Voting Stats: 36 submitted  +1100 sent

The 2017 LSF Election Committee has collected nominations for officers to serve the 2018 – 2020 terms. There was only one nominee for the positions of President and Treasurer and those individuals have accepted the nomination for that position. Per the LSF By-Laws, the Election Board declares the following winners for President and Treasurer without further voting by ballot:

President: Walter Adasczik LSF# 8198 [LSF4/eLSF4]

Treasurer: Jim McCarthy LSF# 5225 [LSF5]

They will assume the duties of their offices on January 1, 2018.

For the positions of Vice President and Secretary there were two nominations for each position. The identified individuals have accepted their respective nominations. Electronic Ballots will be emailed shortly or your vote may be cast via the email address: This email address is being protected from spambots. You need JavaScript enabled to view it.

Vice President:

- Peter Goldsmith LSF# 5518 [LSF1]

- Thomas Broeski LSF# 8168 [LSF5]


- Skye Malcolm LSF# 8070 [LSF4]

- John Marien LSF# 8005 [LSF4]

Per the LSF By-Laws elections for these positions will remain open Until December 9, 2017. The Executive Board will be notified on December 10, 2017. The winner of each position will be notified by December 20, 2017. A report of the election results will be presented to the membership by January 15, 2018. The respective winner will assume the duties of their offices on January 1, 2018.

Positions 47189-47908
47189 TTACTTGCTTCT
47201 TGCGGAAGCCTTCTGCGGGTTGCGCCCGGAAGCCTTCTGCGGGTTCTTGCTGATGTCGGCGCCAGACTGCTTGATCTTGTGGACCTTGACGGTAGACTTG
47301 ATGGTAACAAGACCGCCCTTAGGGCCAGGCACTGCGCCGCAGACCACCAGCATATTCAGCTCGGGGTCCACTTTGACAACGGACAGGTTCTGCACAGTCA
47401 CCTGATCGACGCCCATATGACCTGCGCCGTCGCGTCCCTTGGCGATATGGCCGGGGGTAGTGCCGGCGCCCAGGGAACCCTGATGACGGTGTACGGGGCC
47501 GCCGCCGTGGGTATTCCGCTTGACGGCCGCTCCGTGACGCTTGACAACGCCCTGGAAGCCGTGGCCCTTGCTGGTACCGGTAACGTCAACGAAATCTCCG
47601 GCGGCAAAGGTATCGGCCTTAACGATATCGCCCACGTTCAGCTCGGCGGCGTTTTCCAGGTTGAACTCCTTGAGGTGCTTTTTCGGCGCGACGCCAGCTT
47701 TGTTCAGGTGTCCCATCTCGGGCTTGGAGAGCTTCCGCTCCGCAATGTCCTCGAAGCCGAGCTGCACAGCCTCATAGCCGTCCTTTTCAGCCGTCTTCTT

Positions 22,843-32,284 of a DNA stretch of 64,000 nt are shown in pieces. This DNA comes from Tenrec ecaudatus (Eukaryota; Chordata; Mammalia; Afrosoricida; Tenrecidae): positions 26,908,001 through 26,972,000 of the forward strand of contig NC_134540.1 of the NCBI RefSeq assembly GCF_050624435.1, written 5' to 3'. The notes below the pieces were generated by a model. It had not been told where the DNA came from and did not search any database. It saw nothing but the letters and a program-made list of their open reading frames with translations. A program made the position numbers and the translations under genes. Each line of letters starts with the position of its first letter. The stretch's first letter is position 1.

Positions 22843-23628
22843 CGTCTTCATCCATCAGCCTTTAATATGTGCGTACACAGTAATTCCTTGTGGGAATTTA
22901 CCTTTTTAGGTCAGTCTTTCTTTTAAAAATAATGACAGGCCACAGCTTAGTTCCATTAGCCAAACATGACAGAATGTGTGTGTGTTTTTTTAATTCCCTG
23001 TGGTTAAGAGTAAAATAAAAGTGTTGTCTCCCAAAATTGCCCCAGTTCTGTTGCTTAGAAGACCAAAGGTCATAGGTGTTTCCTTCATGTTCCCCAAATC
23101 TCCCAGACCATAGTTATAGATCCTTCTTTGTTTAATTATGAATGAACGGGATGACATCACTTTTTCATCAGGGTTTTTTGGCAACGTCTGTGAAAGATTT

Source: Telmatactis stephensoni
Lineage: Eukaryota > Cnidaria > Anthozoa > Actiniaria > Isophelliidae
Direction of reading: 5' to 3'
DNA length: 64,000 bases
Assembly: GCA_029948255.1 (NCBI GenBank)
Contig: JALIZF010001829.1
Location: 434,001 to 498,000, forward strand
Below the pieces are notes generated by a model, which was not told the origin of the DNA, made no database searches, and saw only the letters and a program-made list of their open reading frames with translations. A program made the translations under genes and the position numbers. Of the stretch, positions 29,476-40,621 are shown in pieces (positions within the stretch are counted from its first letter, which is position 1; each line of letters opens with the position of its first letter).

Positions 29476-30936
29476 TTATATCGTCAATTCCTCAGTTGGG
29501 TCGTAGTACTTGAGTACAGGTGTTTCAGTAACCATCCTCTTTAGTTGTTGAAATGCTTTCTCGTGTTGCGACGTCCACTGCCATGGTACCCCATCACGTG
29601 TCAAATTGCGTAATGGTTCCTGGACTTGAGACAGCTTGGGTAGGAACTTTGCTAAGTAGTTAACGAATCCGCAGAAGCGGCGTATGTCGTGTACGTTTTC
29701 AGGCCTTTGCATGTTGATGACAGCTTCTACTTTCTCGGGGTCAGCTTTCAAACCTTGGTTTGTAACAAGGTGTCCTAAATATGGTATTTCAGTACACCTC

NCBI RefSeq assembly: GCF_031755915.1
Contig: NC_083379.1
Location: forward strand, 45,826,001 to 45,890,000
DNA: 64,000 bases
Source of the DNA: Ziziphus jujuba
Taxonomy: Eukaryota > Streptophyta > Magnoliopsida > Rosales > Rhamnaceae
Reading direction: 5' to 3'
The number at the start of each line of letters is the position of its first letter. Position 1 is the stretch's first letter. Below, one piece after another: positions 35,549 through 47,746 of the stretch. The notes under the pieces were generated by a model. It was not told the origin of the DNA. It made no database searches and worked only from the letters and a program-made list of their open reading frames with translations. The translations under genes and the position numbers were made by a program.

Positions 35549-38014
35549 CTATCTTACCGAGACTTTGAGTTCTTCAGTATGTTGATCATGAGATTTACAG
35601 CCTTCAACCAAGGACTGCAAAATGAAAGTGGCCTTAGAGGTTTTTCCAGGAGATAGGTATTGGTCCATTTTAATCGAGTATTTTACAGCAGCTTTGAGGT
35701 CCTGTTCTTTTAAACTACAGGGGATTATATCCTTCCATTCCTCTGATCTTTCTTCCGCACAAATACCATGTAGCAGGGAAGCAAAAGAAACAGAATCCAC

Campaign Statements for Misters Goldsmith, Broeski, Malcolm, and Marien are provided below:


From the age of nine I started designing and flying sailplanes. Our family had very limited resources therefore it was essential to develop models from scratch. At the age of 11 I purchased my first 2ch RC system and launched into RC Soaring.

 I flew in my first competition in 1976 flying a craft air Windrifter at the age of 13. I became completely absorbed in Soaring over the next few years flying on the slope and many flat field events. I joined the LSF in 1985 in Australia and flew in the Australian LSF championships every year until moving to the US in 2000. Soaring was in my soul from a young age and still to this day I get excited about flying RC sailplanes. I've been active in all forms of Soaring from F3J, F3B, F3-RES, scale, 2m, RES, NOS, and ALES, I basically live and breath sailplanes. 

 My working career has always been close or within the industry. I've represented many organizations in official positions in the RC community such as, IMAC, F3A pattern, Pylon, scale and of course Soaring. I've always, even from a young age, enjoyed being part of the infrastructure of any hobby I've been involved in. I've also worked inside the industry at Horizon Hobby as Field Marketing Manager from 2000 to 2017. In this period I was responsible for designing many of the sailplanes Horizon has sold. Such models as the Mystique, Allusive, Blanik, and ASW20.

 One of my life passions is to to teach and give back what I have learned in my 45 plus years as a RC pilot and designer. This hobby has given me so much, so it's time for me to give back. In January 2017 I retired from the workforce and are looking forward to spending even more time to help grow our Soaring community grow.